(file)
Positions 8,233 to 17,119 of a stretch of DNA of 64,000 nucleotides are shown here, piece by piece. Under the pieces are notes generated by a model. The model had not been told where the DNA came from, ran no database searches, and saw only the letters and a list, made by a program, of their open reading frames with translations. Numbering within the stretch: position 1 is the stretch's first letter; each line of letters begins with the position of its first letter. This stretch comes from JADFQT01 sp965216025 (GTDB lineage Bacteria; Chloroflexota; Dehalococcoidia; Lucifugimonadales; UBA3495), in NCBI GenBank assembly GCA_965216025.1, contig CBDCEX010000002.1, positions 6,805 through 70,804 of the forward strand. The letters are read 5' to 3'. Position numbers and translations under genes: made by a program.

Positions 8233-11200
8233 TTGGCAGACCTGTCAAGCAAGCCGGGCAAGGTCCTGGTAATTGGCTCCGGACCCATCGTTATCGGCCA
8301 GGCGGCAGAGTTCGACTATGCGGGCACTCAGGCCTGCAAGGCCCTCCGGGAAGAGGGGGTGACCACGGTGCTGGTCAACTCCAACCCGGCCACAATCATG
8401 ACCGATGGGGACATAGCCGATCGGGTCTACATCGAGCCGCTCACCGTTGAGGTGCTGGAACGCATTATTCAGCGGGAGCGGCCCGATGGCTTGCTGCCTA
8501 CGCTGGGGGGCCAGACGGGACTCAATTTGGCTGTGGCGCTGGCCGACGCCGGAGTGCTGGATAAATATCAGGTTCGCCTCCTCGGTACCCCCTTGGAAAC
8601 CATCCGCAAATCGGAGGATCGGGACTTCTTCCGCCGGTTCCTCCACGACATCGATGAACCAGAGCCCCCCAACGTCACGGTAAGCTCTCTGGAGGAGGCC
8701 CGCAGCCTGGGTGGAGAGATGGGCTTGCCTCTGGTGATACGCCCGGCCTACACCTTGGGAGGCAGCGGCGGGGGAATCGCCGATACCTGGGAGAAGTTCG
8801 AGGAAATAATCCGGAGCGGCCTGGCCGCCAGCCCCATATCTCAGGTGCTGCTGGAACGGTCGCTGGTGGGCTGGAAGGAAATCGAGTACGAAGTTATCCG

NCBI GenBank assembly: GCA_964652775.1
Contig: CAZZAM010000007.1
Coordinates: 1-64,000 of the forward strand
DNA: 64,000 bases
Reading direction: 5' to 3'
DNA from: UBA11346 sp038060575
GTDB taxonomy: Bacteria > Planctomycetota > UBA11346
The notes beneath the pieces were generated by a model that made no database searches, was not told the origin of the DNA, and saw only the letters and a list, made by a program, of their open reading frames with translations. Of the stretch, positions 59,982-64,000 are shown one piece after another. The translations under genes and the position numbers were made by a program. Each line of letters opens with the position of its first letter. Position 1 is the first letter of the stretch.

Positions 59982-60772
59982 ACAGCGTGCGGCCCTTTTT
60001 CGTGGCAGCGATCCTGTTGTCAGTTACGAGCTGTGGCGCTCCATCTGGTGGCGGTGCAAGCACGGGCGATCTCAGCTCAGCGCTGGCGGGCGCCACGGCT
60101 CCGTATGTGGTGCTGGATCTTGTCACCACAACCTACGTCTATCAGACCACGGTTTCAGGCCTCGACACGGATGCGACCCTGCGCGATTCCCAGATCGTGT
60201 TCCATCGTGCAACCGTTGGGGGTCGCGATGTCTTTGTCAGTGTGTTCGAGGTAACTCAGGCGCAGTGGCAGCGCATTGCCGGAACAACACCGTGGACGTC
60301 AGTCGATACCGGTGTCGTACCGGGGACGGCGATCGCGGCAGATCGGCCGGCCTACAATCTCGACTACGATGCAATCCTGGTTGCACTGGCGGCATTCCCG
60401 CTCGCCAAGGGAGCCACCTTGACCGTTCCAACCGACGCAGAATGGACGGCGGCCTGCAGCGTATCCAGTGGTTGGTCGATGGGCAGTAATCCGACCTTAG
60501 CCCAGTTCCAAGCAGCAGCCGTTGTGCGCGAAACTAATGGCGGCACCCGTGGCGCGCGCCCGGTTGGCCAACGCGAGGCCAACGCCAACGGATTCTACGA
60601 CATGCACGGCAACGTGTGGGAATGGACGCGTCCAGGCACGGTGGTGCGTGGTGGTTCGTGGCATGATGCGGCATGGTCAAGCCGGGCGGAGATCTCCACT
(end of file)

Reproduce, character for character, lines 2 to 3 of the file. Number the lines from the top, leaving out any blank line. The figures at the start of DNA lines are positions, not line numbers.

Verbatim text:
Positions 8233-11200
8233 TTGGCAGACCTGTCAAGCAAGCCGGGCAAGGTCCTGGTAATTGGCTCCGGACCCATCGTTATCGGCCA